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History of the Decline and Fall of the Roman Empir

When he was intercepted by a party of Walachians


In

this prison he was left about twelve years; a most painful restraint, from which the thirst of action and pleasure perpetually urged him to escape. Alone and pensive, he perceived some broken bricks in a corner of the chamber, and gradually widened the passage, till he had explored a dark and forgotten recess. Into this hole he conveyed himself, and the remains of his provisions, replacing the bricks in their former position, and erasing with care the footsteps of his retreat. At the hour of the customary visit, his guards were amazed by the silence and solitude of the prison, and reported, with shame and fear, his incomprehensible flight. The gates of the palace and city were instantly shut: the strictest orders were despatched into the provinces, for the recovery of the fugitive; and his wife, on the suspicion of a pious act, was basely imprisoned in the same tower. At the dead of night she beheld a spectre; she recognized her husband: they shared their provisions; and a son was the fruit of these stolen interviews, which alleviated the tediousness of their confinement. In the custody of a woman, the vigilance of the keepers was insensibly relaxed; and the captive had accomplished his real escape, when he was discovered, brought back to Constantinople, and loaded with a double chain. At length he found the moment, and the means, of his deliverance. A boy, his domestic servant, intoxicated the guards, and obtained in wax the impression of the keys. By the diligence of his friends,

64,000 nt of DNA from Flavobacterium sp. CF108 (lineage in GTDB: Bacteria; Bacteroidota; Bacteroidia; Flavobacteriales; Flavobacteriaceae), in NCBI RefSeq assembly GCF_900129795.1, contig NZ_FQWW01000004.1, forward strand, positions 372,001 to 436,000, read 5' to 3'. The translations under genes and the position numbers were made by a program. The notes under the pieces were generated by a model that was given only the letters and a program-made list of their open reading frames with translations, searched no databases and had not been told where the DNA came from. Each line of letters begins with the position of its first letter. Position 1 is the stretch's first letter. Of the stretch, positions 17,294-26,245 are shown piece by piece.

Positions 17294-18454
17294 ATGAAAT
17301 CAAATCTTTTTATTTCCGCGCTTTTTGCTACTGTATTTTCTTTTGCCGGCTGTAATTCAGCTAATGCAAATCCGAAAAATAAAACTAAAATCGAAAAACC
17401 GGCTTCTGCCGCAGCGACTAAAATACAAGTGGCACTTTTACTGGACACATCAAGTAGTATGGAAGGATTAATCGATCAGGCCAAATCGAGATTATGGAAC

a similar key, with a bundle of ropes, was introduced into the prison, in the bottom of a hogshead. Andronicus employed, with industry and courage, the instruments of his safety, unlocked the doors, descended from the tower, concealed himself all day among the bushes, and scaled in the night the garden-wall of the palace. A boat was stationed for his reception: he visited his own house, embraced his children, cast away his chain, mounted a fleet horse, and directed his rapid course towards the banks of the Danube. At Anchialus in Thrace, an intrepid friend supplied him with horses and money: he passed the river, traversed with speed the desert of Moldavia and the Carpathian hills, and had almost reached the town of Halicz, in the Polish Russia, when he was intercepted by a party of Walachians, who resolved to convey their important captive to Constantinople. His presence of mind again extricated him from danger. Under the pretence of sickness, he dismounted in the night, and was allowed to step aside from the troop: he planted in the ground his long staff, clothed it with his cap and upper garment; and, stealing into the wood, left a phantom to amuse, for some time, the eyes of the Walachians. From Halicz he was honorably conducted to Kiow, the residence of the great duke: the subtle Greek soon obtained the esteem and confidence of Ieroslaus; his character could assume the manners of every climate; and the Barbarians applauded his strength and courage in the chase of the elks and bears of the forest. In this northern region he deserved the forgiveness of Manuel, who solicited the Russian prince to join his arms in the invasion of Hungary. The influence of Andronicus achieved this important service: his private treaty was signed with a promise of fidelity on one side, and of oblivion on the other; and he marched, at the head of the Russian cavalry, from the Borysthenes to the Danube. In his resentment Manuel had ever sympathized with the martial and dissolute character of his cousin; and his free pardon was sealed in the assault of Zemlin, in which he was second, and second only, to the valor of the emperor.


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